We're going to link it to cell A3, OK. You might also have noticed that there's a FORMAT tab available when a Form Control is selected, and many of the choices there are not available at all, but here's one for Shape Fill that is available. Maybe I'll just choose a different Color, Yellow. I might make this a little bit wider because some of the other entries might need to be wider. So I've essentially set up the length to the cell. I'm going to make a copy of this, and as I drag this downward, I'll be holding down the Ctrl and Shift keys to keep it in the same plane, copy there, and do that again from here, like that, and I'll just simply, by clicking outside of here, and then coming back with Ctrl + click here and change the B to an M and so on.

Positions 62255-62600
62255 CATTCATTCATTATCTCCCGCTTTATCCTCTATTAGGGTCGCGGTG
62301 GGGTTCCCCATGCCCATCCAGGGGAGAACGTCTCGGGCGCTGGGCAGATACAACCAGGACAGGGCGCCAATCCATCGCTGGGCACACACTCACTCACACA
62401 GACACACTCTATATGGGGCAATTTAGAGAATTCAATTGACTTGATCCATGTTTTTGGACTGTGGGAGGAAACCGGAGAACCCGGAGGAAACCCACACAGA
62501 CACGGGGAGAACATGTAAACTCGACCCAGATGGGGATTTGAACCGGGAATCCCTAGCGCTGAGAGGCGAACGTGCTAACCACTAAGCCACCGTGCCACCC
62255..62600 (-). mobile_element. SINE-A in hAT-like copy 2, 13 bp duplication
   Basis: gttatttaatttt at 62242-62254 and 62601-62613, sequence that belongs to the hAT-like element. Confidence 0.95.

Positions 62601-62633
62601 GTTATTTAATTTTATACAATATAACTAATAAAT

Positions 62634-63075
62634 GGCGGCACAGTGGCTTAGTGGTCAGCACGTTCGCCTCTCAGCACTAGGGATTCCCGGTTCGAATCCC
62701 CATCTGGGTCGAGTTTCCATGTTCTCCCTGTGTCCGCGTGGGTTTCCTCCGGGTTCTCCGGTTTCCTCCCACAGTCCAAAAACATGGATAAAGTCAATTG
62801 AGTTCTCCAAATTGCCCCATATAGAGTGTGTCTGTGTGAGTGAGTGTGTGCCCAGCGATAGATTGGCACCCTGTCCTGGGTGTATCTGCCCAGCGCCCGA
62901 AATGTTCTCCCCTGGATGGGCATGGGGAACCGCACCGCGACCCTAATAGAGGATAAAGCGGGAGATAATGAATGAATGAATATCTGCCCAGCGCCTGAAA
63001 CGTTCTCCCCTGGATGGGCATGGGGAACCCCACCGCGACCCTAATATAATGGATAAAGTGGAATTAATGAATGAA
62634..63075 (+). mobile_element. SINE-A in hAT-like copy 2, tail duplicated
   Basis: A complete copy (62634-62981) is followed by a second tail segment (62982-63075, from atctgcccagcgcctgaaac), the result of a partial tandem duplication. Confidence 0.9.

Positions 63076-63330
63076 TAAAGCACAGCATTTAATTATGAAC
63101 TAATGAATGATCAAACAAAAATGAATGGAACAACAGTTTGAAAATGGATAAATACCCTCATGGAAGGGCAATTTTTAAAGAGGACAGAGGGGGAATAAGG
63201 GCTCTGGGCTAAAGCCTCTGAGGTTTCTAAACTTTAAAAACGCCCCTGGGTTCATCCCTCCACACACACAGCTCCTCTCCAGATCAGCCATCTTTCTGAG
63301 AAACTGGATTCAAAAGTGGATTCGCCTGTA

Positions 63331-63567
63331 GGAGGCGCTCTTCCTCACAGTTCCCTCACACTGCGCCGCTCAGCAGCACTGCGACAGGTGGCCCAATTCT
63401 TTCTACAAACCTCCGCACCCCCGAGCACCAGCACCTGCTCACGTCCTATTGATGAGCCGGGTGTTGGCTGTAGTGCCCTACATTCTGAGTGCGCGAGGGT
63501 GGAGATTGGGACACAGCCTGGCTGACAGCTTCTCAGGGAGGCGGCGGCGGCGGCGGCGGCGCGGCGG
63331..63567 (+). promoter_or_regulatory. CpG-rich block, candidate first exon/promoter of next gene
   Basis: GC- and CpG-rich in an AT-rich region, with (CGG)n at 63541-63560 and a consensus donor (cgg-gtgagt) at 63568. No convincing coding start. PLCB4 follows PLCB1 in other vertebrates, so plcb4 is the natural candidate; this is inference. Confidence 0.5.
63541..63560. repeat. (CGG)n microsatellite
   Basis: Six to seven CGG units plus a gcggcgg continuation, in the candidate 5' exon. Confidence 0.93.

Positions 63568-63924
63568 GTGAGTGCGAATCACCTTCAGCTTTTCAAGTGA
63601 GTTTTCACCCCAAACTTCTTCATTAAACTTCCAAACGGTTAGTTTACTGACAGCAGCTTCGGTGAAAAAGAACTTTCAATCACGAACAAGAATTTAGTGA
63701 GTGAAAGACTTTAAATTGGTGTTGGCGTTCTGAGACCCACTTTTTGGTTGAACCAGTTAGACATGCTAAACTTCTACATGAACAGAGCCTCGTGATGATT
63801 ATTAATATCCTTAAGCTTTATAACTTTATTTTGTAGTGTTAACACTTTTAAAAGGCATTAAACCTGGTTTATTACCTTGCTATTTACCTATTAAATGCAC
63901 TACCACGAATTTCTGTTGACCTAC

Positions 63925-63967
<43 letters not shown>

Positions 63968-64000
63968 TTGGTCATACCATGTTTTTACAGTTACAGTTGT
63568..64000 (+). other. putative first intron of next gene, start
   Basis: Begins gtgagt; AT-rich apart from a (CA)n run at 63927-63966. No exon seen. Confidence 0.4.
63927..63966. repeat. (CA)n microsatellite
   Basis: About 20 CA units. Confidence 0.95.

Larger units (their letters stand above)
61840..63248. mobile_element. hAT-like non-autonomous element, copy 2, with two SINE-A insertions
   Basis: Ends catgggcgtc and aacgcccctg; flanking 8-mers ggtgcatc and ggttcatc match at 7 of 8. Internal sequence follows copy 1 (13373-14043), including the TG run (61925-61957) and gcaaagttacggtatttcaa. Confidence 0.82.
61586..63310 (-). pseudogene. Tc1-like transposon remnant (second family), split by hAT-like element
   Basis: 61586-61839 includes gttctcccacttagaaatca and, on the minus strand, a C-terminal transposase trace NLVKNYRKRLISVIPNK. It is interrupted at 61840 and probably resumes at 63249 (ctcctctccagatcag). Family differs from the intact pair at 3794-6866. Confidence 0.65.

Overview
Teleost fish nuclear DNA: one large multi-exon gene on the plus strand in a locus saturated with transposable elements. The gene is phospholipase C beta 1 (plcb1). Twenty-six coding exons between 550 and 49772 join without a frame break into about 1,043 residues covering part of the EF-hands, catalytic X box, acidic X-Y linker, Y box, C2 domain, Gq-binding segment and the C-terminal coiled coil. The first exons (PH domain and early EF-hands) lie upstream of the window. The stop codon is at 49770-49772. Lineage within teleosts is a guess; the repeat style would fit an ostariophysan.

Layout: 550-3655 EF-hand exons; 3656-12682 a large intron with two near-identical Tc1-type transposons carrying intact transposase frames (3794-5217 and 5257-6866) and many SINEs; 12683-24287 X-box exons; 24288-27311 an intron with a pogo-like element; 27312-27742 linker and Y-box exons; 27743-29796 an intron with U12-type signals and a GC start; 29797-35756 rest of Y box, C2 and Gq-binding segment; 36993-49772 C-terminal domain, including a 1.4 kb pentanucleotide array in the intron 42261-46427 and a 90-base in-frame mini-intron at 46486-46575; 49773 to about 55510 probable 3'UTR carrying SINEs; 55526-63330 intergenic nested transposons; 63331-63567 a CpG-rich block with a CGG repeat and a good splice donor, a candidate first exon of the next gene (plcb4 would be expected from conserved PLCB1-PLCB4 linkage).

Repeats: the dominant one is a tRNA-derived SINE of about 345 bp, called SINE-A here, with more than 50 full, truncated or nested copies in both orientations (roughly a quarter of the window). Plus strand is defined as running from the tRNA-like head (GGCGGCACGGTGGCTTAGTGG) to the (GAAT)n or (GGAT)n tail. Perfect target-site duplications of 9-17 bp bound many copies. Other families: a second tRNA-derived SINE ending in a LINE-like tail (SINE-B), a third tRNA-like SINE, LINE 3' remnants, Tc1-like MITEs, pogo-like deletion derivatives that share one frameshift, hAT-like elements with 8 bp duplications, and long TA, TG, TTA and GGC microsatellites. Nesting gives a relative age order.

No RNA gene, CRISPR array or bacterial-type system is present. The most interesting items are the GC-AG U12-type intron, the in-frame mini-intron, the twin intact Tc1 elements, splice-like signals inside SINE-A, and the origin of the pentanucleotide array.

There's a little bit of typing to adjust that. And then here, I'll change the wording as well. And as I click these buttons, notice how that becomes 1, becomes 2, this becomes 3, and the formulas I had used before have simply been resurrected because they refer to the same cells. Now we can spend way too much time redesigning the look of this.
Obviously, it looks different than the other one. The Group Box, we can easily add, too. Sometimes that's not even necessary but it would be helpful here to surround this to indicate what this is being used for, so DEVELOPER tab, again, Insert, Group Box right there. Simply click and drag this. The Color background is on the cells, that's not a requirement. I don't have to match this up necessarily, there it appears. And it's pretty apparent now, I don't want this to say Group Box 30, so I'll click right in there, and type in what I do want it to say.